Remote Bulb Temperature Control: A Basic Introduction

Remote bulb temperature control is a type of mechanical temperature control that uses a capillary tube and a sensor to regulate the temperature of a medium (such as air, water, or gas) at a distance from the control unit. This allows for more precise and flexible temperature control in applications where the control unit cannot be located near the medium or where the medium temperature varies widely.

How does it work?

A remote bulb temperature control consists of three main components: a control unit, a capillary tube, and a sensor (also called a bulb). The control unit is a device that contains a set point dial, a switch, and a pair of contacts that open or close depending on the temperature. The capillary tube is a thin metal tube that connects the control unit to the sensor. The sensor is a sealed metal capsule that contains a liquid that expands or contracts with temperature changes.

The principle of operation is based on the thermal expansion of the liquid in the sensor. As the medium temperature increases, the liquid in the sensor expands and exerts pressure on the capillary tube. This pressure is transmitted to the control unit, where it moves a diaphragm or a bellows that operates the switch. The switch then opens or closes the contacts, which control the power supply to the heating or cooling device. Conversely, as the medium temperature decreases, the liquid in the sensor contracts and reduces the pressure on the capillary tube. This causes the switch to reverse its action and change the state of the contacts.

What are the advantages and disadvantages?

Remote bulb temperature control has several advantages over other types of temperature control, such as:

  • It can measure and control the temperature of a medium that is far away from the control unit, up to several meters or even hundreds of meters.
  • It can measure and control the temperature of a medium that has a large temperature range, from below freezing to above boiling.
  • It can measure and control the temperature of a medium that is inaccessible, hazardous, or corrosive, such as steam, refrigerant, or oil.
  • It can provide proportional control, which means that the switch action is proportional to the temperature deviation from the set point, rather than on-off control, which means that the switch action is either fully on or fully off. This results in more stable and accurate temperature control.

However, remote bulb temperature control also has some disadvantages, such as:

  • It is more expensive and complex than other types of temperature control, especially for long capillary tubes and sensors.
  • It is more prone to errors and failures due to leaks, kinks, bends, or damage to the capillary tube or the sensor.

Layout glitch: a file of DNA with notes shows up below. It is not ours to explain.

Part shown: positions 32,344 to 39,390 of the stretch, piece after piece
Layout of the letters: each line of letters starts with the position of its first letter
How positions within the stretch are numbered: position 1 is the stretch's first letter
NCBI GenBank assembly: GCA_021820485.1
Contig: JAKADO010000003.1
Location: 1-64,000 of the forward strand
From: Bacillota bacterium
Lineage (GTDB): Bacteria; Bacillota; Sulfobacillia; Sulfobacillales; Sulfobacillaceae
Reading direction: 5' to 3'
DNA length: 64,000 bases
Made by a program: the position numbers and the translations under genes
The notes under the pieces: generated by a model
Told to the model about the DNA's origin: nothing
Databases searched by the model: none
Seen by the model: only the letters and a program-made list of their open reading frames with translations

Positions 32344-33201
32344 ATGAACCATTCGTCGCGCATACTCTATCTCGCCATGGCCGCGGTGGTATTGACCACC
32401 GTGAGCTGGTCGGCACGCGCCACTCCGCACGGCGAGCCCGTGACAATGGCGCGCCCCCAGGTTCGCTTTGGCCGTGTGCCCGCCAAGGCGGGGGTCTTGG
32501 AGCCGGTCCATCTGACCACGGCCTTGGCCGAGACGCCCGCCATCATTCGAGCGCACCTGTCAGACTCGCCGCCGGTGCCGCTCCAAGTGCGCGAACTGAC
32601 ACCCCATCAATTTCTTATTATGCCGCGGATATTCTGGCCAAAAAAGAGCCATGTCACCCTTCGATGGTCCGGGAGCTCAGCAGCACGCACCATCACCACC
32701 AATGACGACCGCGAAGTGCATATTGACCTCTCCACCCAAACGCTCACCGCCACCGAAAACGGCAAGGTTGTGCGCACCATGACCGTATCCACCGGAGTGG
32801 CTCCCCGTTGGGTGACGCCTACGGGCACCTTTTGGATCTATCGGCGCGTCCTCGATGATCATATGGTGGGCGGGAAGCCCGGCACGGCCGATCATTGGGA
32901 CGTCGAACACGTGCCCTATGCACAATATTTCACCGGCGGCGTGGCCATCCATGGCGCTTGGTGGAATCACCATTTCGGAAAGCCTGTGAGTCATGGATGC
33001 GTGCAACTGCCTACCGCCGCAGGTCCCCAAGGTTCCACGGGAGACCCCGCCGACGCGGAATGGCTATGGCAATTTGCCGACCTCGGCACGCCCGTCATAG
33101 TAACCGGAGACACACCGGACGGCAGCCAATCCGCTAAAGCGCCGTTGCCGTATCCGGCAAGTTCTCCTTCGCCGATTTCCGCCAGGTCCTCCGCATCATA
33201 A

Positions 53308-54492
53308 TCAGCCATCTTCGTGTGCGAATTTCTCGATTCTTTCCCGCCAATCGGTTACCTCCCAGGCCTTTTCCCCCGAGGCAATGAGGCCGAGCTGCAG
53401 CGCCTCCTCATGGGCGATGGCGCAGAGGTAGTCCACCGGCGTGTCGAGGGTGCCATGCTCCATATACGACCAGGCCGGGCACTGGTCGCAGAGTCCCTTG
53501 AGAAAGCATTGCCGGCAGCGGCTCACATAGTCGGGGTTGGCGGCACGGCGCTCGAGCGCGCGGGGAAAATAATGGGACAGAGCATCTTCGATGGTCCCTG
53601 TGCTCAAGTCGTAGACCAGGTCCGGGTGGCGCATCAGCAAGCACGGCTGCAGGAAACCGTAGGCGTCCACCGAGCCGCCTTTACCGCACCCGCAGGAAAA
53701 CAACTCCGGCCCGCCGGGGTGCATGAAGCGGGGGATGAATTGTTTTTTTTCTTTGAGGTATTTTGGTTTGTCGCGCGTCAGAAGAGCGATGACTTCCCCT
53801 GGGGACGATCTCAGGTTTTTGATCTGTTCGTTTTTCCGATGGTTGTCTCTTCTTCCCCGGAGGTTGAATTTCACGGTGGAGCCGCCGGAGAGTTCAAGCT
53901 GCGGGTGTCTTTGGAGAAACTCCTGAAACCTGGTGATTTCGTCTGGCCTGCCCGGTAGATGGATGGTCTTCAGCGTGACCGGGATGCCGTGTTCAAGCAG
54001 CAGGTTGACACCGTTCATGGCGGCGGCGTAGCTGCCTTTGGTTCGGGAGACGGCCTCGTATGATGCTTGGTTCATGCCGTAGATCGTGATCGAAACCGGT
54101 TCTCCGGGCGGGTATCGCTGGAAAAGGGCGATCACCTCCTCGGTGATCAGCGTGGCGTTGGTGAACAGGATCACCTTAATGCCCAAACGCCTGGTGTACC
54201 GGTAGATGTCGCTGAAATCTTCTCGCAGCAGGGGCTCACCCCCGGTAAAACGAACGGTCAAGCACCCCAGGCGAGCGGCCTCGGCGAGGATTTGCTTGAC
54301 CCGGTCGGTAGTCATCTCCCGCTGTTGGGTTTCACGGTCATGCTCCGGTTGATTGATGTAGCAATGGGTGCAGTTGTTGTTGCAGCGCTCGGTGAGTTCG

• It is more sensitive to ambient temperature changes, which can affect the pressure in the capillary tube and the sensor. Therefore, it requires proper insulation and calibration.

How to choose and install a remote bulb temperature control?

There are many factors to consider when choosing and installing a remote bulb temperature control, such as:

  • The type and size of the medium to be controlled, which determines the type and size of the sensor and the capillary tube.
  • The temperature range and accuracy required, which determines the type and range of the control unit and the sensor.
  • The distance and location of the medium from the control unit, which determines the length and routing of the capillary tube.
  • The environmental conditions, such as humidity, vibration, and corrosion, which determine the material and protection of the control unit, the capillary tube, and the sensor.

Some general guidelines for installing a remote bulb temperature control are:

  • Follow the manufacturer’s instructions and specifications for the control unit, the capillary tube, and the sensor.
  • Mount the control unit in a convenient and accessible location, away from heat sources, moisture, and vibration.
  • Mount the sensor in a representative location of the medium, where it can sense the average temperature and avoid hot or cold spots.
  • Route the capillary tube carefully, avoiding sharp bends, kinks, or damage. Secure the capillary tube with clamps or brackets at regular intervals. Insulate the capillary tube if necessary.
  • Connect the control unit to the power supply and the heating or cooling device according to the wiring diagram. Test the operation and adjust the set point as needed.

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